These assertions make ex-members like Judy livid. They've been there, they say, and they've seen McKean's influence. "That's like saying that if you work for Microsoft and have never met Bill Gates... Well, no matter if you've met him or not, everything you do is dictated by Bill Gates," Judy says.

"There are monthly update videos that come from the ICC in LA. After I got out, I started studying tapes and transcripts of Kip McKean and other church leaders, and many of the things they said were exactly what Gary said, almost verbatim. It was eerie. Words I had thought were Gary's turned out to be Kip McKean's."

Casualties of war

The ICC itself describes its mission as nothing less than conquering the world in the name of Christ-or "evangelizing the world in this generation."

These declarations are in line with evangelistic Christian beliefs in the need to introduce God to those not saved. According to a few local ex-members and people who've counseled ICC members-who also asked that their names not be used-McKean's troops pursue their quest with near-military seriousness.

Those who don't display adequate zeal are harshly criticized, often accused of sliding into sin, and when they "fall away," they're sometimes called "casualties of war."

Sam, an ex-member, sees some poetic justice in this reference. A veteran who saw friends die in a helicopter accident, Sam finds many military parallels in the church that had him convinced, for a time, he would be damned if he left.

"The Marine Corps is really the only thing I know to compare it to," he says. "Gary Green is in charge, locally, of a very corporate, very sterile organization. He's a lieutenant working on his captain's bars. They have their own language, all these catch words- 'contro' for contribution, 'devo' for devotional, 'awesome.' Everything's 'awesome.' I hate that word now."

Sam says that on his departure from the church, brought about by personal attacks and pressure to recruit, he was branded a "Judas."

He says members of the church harassed him for weeks, trying to get him to return. "Before I left and right afterwards, I was a suicidal, emotional wreck. It's spiritual rape. That's the only way I can describe it. I didn't care if I went to Hell. I had to get out."

The believers tell their side

The Missoula Christian Church sits in a nondescript part of town, out on West Broadway. The exterior's neat, adorned with gold lettering. Inside, Brantley Curtiss, and Colleen and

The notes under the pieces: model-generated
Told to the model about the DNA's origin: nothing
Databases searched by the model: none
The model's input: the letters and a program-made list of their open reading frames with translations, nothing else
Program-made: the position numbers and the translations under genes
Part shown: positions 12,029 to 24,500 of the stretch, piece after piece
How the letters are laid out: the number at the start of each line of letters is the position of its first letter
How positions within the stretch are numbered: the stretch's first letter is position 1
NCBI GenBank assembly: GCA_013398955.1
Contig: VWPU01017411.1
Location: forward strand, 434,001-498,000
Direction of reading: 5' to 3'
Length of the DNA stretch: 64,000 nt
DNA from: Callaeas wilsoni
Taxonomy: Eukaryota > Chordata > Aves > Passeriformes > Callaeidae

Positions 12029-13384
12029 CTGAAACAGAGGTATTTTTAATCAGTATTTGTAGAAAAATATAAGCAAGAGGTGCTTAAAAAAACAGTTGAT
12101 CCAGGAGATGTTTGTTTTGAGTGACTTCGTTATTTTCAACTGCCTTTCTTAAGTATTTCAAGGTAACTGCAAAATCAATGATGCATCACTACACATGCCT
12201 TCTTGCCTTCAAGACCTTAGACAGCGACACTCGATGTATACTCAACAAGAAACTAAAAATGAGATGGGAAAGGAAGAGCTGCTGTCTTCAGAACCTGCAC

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Craig Caprara seem the polar opposite of wild-eyed cultists. They're spiffed up for Sunday services in the airy converted tractor garage.

Sitting in a loft above the church's expansive main room, buzzing now with a gaggle of chatting adults and politely rambunctious little kids, the three take the ex-members' criticisms in stride.

Chosen by Green to answer questions, they even seem mildly puzzled by the laundry list of complaints. All say they've never had problems coming up with the time and money the church asks for. Nor have they struggled to keep personal freedom under the watch of their disciplers.

Instead, they assert that the church fulfills them in ways disposable modern America cannot. All also acknowledge that the church demands a lot of energy, but say it's willingly given.

"Personally, I get a relationship with God that's stronger and deeper," says Curtiss, a UM criminology student, who joined three and a half years ago and is now one of the campus leaders. "What I get out of it is a process of daily changes, getting to work on changing things in my character that I don't like. Beyond that, there's an impact on those around me that comes from being focused on living a better life."

Older and married with children, the Capraras may have a different perspective than Curtiss, but their testimony echoes his. "The biggest thing personally, for me, is a deeper understanding of the Bible and learning how to have a better relationship with God," Craig Caprara says.

"Also, I've never had a group of people around me that cares so much. We're always looking out for each other, always loving each other. And they're people who aren't afraid to tell the hard truth."

Colleen, for her part, plainly doesn't buy claims that the whole church, from Kip McKean on down to the personal discipling relationships, is coercive. "Everything I've ever done has been my choice," she says. "No one has ever forced me to do anything."

Photo by Lise Thompson
The Missoula Christian Church meets out on West Broadway, behind a furniture store, next to a car dealership.

Photo by Lise Thompson
Local pastor John Engels is trying to organize opposition to the MCC.

Photo by Tom Lee
Stoney and John Esp have struggled with their daughter’s involvement with the MCC—and want her out.